If you ask Jeff Van Gundy about the Houston Texans he will tell you three things: he has season tickets, they will win the Super Bowl, and that Matt Schaub is the greatest quarterback in the NFL and if you disagree... he will latch onto you like he's, well, himself, and you're Alonzo Mourning's leg. He may not be entirely accurate, but one thing is for sure, he has picked a decent squad to follow. The Texans are fun to watch and they light up the scoreboards weekly, but will they win the Super Bowl? or even the AFC South? Ahead I will address the Houston Texans key fantasy targets, as well as analyze their schedule and coaching strategies for the upcoming NFL season.
Houston Texans 2010 Fantasy Football Draft Targets
Matt Schaub: Once Matt Schaub was able to step out of the shadows of Michael Vick in Atlanta and into the cleats of a starting NFL quarterback he’s done nothing but improve. When you consider, on paper at least, that he works with a one to two weapon offense he has far exceeded expectations coming off of a massive 4,770 yd/ 29 TD season. When you crunch the numbers it’s easy to see why people expect such big things from him in 2010, and they should. I don’t think we’re going to see the marked improvement that he has shown over his three year tenure, simply because it was so dramatic, but he will be a more polished quarterback this year and his efficiency will improve even if his yard totals and touchdowns do not follow suit. Don't get me wrong, he will win you games, but won’t do it every week. Schaub will go to the air often and no matter who is on the field he’ll produce another 4,500 yd/ 25 TD season. The only concern with Schaub is that when his attempt numbers increase his interceptions rise accordingly, so if you are in a big penalty league this should be a concern, albeit a minor one.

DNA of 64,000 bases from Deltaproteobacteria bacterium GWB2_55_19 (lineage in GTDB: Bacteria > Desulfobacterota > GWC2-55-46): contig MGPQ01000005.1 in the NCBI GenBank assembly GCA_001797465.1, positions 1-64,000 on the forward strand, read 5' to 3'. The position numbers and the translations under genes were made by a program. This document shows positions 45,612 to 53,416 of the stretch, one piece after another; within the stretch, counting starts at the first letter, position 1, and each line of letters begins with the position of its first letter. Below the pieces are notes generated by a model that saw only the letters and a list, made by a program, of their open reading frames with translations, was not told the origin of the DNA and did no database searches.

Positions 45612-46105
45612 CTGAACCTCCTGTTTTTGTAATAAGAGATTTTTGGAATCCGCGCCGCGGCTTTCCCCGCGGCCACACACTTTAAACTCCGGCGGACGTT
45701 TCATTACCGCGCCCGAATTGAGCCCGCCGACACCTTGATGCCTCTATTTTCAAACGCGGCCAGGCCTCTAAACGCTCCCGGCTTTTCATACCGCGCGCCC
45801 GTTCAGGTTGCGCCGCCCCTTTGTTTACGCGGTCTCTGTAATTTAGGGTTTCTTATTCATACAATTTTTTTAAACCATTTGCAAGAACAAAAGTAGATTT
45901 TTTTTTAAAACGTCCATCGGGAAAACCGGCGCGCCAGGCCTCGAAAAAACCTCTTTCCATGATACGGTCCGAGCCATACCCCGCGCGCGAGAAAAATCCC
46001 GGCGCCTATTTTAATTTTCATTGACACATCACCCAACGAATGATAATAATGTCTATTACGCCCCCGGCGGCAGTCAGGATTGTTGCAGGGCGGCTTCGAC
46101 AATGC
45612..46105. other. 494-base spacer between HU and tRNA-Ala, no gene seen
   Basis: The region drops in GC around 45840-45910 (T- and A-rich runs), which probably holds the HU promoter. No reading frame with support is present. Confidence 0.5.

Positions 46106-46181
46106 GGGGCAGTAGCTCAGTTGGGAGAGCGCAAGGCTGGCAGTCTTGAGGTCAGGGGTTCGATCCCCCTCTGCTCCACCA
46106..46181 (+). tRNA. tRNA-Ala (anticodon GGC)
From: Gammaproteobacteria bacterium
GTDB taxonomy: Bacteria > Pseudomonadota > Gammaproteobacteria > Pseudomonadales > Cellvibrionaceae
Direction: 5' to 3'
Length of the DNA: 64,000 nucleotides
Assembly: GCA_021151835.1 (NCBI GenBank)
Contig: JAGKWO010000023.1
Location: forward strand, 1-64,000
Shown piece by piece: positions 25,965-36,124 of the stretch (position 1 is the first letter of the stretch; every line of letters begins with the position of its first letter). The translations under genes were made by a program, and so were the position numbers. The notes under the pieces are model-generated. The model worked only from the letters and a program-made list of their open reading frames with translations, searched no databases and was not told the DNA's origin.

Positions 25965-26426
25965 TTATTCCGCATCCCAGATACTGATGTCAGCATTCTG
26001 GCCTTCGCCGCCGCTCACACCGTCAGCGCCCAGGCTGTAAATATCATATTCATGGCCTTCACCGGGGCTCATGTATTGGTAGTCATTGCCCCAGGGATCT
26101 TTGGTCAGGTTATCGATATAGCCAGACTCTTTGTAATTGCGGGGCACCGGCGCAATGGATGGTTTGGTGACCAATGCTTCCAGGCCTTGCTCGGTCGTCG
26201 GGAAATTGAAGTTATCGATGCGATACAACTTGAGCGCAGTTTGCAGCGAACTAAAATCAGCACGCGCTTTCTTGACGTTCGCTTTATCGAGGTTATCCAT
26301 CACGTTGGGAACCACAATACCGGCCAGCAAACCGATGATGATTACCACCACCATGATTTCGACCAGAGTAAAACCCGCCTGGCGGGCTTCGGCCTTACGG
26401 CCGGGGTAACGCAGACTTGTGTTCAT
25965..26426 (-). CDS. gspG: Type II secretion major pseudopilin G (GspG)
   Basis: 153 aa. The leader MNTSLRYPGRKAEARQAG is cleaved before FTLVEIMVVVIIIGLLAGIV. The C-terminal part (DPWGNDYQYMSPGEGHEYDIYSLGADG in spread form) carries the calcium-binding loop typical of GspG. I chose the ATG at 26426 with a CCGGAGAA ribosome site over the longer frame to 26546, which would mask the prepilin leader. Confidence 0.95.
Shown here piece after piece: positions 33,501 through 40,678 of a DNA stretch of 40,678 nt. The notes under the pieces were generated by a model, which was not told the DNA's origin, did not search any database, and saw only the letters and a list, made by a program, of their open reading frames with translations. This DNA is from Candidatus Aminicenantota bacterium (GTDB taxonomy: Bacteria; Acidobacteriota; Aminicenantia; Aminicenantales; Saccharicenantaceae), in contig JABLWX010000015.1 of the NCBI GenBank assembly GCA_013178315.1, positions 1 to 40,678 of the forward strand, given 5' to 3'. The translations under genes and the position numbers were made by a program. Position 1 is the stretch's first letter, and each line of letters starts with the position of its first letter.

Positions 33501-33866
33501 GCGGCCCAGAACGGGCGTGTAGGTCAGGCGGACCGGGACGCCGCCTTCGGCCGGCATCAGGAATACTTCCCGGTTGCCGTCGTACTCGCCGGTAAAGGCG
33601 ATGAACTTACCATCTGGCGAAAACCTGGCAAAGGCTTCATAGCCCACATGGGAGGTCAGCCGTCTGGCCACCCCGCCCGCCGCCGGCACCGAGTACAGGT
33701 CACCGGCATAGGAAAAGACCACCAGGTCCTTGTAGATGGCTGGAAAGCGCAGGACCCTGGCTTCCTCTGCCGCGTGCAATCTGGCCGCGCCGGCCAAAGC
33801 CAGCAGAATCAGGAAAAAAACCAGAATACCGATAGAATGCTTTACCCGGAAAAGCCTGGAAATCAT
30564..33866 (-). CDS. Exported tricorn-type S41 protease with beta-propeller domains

Over the past few seasons the Houston Texans have been using Steve Slaton as their primary runner, but have had mixed results at best (Last season, regardless of injuries, was not in the top-40 in rushing yards) and as a team were ranked 30th in the league in total rushing offense with only 92.2 yds/g. In other words, you are not going to find your fantasy stud running back on the Texans, but they could be solid back-ups in deep leagues because they tend to catch a lot of balls out of the backfield.
With Slaton slowly recovering from a neck surgery and speedy rookie Ben Tate still gaining experience and learning the system, it looks like the role of primary RB in the Texans backfield has been granted to this man...